The one-day learning and networking CLE event is scheduled for Friday, October 4, 2013 at the Nashville School of Law.

For more information on this event and to register, click here.

 

Bone McAllester Norton PLLC is a full-service law firm with 36 attorneys and offices in Nashville and Sumner County, Tennessee. Our attorneys focus on 17 distinct practice areas, providing the wide range of legal services ordinarily required by established and growing businesses and entrepreneurs. Among our practices, we represent clients in business and capital formation, mergers and acquisitions, securities matters, commercial lending and creditors’ rights, commercial real estate and development, governmental regulatory matters, commercial litigation and dispute resolution, intellectual property strategy and enforcement, entertainment and environmental matters. Our client base reflects the firm’s deep understanding and coverage of today’s leading industry and business segments. For more information, visit www.bonelaw.com.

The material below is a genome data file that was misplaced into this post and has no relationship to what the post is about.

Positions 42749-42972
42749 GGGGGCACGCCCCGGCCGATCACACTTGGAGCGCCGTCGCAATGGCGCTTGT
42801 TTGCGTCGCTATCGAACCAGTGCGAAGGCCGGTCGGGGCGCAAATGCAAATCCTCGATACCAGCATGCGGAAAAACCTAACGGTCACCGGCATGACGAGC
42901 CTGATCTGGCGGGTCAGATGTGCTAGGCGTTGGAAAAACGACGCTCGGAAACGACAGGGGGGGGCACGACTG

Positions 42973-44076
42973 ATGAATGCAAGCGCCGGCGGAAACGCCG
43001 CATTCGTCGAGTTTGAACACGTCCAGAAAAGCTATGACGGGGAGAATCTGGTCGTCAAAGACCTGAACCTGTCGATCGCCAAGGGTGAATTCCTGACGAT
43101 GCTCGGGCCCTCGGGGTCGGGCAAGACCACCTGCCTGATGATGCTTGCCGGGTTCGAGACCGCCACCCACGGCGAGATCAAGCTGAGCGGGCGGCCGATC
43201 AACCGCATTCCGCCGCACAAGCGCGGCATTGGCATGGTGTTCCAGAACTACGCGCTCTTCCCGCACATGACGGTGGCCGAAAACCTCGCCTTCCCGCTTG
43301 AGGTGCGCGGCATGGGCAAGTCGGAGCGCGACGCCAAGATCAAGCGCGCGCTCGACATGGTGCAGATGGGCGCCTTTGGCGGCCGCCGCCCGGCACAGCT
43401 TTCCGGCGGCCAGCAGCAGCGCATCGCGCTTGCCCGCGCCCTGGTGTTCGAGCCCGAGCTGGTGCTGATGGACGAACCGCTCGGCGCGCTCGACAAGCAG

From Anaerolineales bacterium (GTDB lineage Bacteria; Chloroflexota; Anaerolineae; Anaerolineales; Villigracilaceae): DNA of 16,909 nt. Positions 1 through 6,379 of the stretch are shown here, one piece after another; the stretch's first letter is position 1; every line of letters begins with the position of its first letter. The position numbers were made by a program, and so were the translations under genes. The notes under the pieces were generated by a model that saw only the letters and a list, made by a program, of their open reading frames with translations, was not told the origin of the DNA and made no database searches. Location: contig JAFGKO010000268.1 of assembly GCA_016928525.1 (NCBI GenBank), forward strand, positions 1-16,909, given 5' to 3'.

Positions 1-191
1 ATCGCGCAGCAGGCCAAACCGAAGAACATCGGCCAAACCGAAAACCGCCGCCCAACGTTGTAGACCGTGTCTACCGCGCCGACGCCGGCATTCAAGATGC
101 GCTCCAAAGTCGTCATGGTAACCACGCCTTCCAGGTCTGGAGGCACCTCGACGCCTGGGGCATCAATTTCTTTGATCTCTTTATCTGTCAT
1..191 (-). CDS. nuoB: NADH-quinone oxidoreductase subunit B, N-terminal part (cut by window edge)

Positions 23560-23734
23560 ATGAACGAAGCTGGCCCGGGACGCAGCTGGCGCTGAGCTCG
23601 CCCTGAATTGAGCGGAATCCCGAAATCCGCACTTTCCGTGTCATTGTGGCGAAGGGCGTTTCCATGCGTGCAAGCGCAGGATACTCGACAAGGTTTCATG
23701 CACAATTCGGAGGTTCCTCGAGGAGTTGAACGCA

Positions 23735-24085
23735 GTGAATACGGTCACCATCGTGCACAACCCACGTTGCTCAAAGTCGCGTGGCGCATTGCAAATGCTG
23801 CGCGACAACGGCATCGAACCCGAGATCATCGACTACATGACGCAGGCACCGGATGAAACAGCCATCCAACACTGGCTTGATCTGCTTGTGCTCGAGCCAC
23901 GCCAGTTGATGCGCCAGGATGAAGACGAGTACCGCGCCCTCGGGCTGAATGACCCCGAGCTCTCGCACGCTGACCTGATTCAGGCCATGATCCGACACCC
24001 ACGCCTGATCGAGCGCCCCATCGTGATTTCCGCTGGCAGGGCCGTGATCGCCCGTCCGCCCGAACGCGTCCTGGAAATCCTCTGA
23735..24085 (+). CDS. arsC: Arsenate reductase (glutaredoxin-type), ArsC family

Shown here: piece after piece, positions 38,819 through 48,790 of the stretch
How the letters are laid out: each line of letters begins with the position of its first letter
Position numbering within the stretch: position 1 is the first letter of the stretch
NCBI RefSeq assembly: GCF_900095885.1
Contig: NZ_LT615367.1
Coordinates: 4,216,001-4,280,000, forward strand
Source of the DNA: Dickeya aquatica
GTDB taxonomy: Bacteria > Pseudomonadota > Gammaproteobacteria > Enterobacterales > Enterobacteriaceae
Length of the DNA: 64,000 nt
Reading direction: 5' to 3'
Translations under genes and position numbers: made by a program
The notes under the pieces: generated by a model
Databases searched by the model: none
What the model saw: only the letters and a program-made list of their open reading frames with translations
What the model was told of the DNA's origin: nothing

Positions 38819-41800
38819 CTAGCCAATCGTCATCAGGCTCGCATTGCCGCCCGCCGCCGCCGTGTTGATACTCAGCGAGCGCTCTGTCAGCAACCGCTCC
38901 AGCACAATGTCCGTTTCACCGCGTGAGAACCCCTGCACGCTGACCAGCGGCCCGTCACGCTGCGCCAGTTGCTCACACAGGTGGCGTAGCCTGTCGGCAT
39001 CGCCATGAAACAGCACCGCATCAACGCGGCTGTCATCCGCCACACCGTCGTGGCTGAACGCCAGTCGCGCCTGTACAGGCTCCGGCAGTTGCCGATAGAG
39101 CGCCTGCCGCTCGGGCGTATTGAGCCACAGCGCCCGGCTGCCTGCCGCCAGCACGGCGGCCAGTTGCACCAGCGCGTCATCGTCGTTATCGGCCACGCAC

EPA Issues New Vapor Intrusion Guidance

The United State Environmental Protection Agency (EPA) issued vapor intrusion guidance last week that presents recommendations for how to identify and consider factors when assessing vapor intrusion, making risk management decisions and implementing mitigation pertaining to this potential human exposure pathway. This new guidance may affect real estate developments and acquisitions.

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Bone McAllester Norton PLLC is a full-service law firm with 33 attorneys and offices in Nashville and Sumner County, Tennessee. Our attorneys focus on 16 distinct practice areas, providing the wide range of legal services ordinarily required by established and growing businesses and entrepreneurs. Among our practices, we represent clients in business and capital formation, mergers and acquisitions, securities matters, commercial lending and creditors’ rights, commercial real estate and development, governmental regulatory matters, commercial litigation and dispute resolution, intellectual property strategy and enforcement, entertainment and environmental matters. Our client base reflects the firm’s deep understanding and coverage of today’s leading industry and business segments. For more information, visit www.bonelaw.com.

Bonelaw Attorneys Involved in Court Decision of “Materially Less” in Foreclosure Sales

Tennessee Court of Appeals Issues First Opinion Examining Tennessee Deficiency Judgment Statute